Innovation in Healthcare Requires New Technology Coupled with Strong Cultural Leadership

Steve Jourdan
Steve Jourdan

Guest post by Steve Jourdan, founder and CEO, BedWatch.

It’s a broken record – we need innovation in healthcare. Being the largest economy in the world by a significant margin, with a number of resources at our disposal, one would think that our ability to deliver healthcare services would also rank at or near the top. In fact, we don’t rank well at all. A Bloomberg ranking from last year finds the U.S. healthcare market ranked 46th in the world in terms of efficiency, with the second highest healthcare costs per capita reported[1].

But, innovation equals risk, and risk is a four letter word in healthcare, for good reason. Margins are thin, enforcement and compliance efforts related to HIPAA are increasing, and, ultimately patient care hangs in the balance at a time when reimbursement models are shifting from fee-for-service to being outcome-based. It makes perfect sense that healthcare organizations take a conservative approach to their business.

However, continuing to do the same thing will not move us forward. Private industry and even the federal government[2] are taking advantage of these advancements. Technology is here, but it needs to be embraced; current technologies need to be adopted by healthcare for the benefit of everyone.

If I can perform secure online banking and investing directly from my smart phone, provided by the highly-regulated financial industry, why do I have to wait to receive healthcare services because health workers are using the technological equivalent of a Big Chief Pad and no. 2 pencil?

There is great promise in current mobile and cloud computing technologies, in that they are more accessible, easier to use, more secure, more scalable and can enable people to be more effective. The technology advancements we need are already here.

That said, use of current technology is only half of the solution. The other half is the people side of the equation. A culture of improvement must be embraced by the organization from the top down in order for significant improvements to be realized.

Of course, as we all know, there is no silver bullet – no one tool that can fix everything for everyone. I’ve seen similar hospitals implement the same technology as one another and achieve very different results. The biggest factors that I’ve seen that determine the value gained out of a technology investment are the engagement of leadership and the hospital culture. It is imperative that we establish cultures of continuous improvement in our healthcare communities.

Hospital leaders must work to create environments where people feel comfortable to speak openly about problems – a culture where the messenger is never shot. In fact, in a positive professional culture, you would expect to see more potential issues reported than you would in a less positive culture. In positive, constructive cultures, people feel comfortable bringing up issues that need to addressed, and are motivated to find solutions.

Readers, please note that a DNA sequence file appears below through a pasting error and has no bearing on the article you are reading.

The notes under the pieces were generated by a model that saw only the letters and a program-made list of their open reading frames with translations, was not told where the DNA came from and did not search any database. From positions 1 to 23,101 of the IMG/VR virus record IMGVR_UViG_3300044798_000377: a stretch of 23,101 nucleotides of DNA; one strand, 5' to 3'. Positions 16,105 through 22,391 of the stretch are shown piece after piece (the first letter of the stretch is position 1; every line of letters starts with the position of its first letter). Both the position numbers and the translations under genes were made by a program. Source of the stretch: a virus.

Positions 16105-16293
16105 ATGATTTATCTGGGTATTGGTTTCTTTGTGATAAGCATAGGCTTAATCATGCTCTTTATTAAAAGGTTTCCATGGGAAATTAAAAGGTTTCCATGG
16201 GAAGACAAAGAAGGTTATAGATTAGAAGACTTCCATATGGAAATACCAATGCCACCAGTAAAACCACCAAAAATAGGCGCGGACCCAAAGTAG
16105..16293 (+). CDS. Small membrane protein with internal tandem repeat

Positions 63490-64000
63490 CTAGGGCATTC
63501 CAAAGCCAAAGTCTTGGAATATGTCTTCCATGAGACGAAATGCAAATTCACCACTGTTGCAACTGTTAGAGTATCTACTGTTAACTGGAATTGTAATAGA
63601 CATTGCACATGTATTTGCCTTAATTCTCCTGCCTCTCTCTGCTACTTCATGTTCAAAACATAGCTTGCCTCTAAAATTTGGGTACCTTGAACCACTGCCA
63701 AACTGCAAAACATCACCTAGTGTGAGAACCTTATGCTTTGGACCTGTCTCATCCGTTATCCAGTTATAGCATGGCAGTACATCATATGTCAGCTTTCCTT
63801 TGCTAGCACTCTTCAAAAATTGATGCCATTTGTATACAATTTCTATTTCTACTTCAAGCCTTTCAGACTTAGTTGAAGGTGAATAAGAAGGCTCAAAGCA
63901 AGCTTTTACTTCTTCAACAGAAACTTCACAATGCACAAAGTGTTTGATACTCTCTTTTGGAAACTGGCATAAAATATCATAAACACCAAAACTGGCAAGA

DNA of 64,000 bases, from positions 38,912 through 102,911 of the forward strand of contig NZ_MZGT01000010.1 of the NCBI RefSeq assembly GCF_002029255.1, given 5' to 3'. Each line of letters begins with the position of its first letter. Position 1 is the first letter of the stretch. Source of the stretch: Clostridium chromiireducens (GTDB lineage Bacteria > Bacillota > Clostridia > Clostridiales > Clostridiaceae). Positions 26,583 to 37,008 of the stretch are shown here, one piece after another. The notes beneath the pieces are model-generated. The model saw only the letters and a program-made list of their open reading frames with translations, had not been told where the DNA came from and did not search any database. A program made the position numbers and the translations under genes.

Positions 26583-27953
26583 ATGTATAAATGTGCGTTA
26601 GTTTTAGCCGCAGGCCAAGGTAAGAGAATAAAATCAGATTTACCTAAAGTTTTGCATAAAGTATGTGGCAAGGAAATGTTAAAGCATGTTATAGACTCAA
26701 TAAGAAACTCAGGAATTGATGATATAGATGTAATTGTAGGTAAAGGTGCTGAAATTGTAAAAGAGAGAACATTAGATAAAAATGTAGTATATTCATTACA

Organization change is difficult because it means overcoming the existing organizational inertia. A strong executive leader needs to require change and have people experience a better set of results. Repeated success will lead to a different set of beliefs and values over time.

However, managing change cannot be done by edict. Strong leaders will manage change by setting clear goals, engaging all parties in development of strategy, and establishing objective measures of success.

It is the people at America’s hospitals that will make the difference, not just technology. Our job is to provide them with the leadership, technology tools and cultural environment necessary to drive effective change and ultimately improve healthcare delivery.

Interested in jump-starting an innovation program at your hospital? Here are some tips to get you started:

  1. Provide Leadership – Get leadership buy-in and establish a top-down approach to innovation.
  2. Build a Positive Culture Dr. W. Edward Deming’s 14-point management philosophy is a great place to start[3].
  3. Provide Resources – Start an innovation committee with key members from a range of departments and levels of management, and a leader who reports directly to the chief executive or board.
  4. Set a Goal – Identify a specific, core issue or issues for the innovation committee to address (these should be re-evaluated regularly).
  5. Build a Specific Change Strategy – Create a plan of action to achieve the established goal or goals. It is critical to incorporate your key players in this process in order to ensure buy-in at every level.
  6. Execute, Measure & Refine – Execute your change strategy and measure results, then refine the strategy and measure again. Repeat the process until you arrive at a solution that works for your hospital.
  7. Don’t Fear Failure – Each failure is temporary and means that you are one step closer to success.

Some healthcare organizations are already embracing new technology and working to build cultures of positive change. These forward-thinkers will likely not only survive the changing healthcare marketplace, but will thrive; hospitals who do nothing will likely flounder. While there is certainly a cost to innovate (time, man-power, financial resources,) the cost not to innovate is much, much greater.

Steve Jourdan is founder and CEO of BedWatch, a suite of patient throughput technology tools designed to help hospitals better manage patient flow, break down communication silos, and improve operational efficiency. He also serves as CIO for BedWatch parent company HHS, a support services provider with nearly 40 years of experience in healthcare. He has several patents pending for the BedWatch technology products. For more information, visit or contact Steve at




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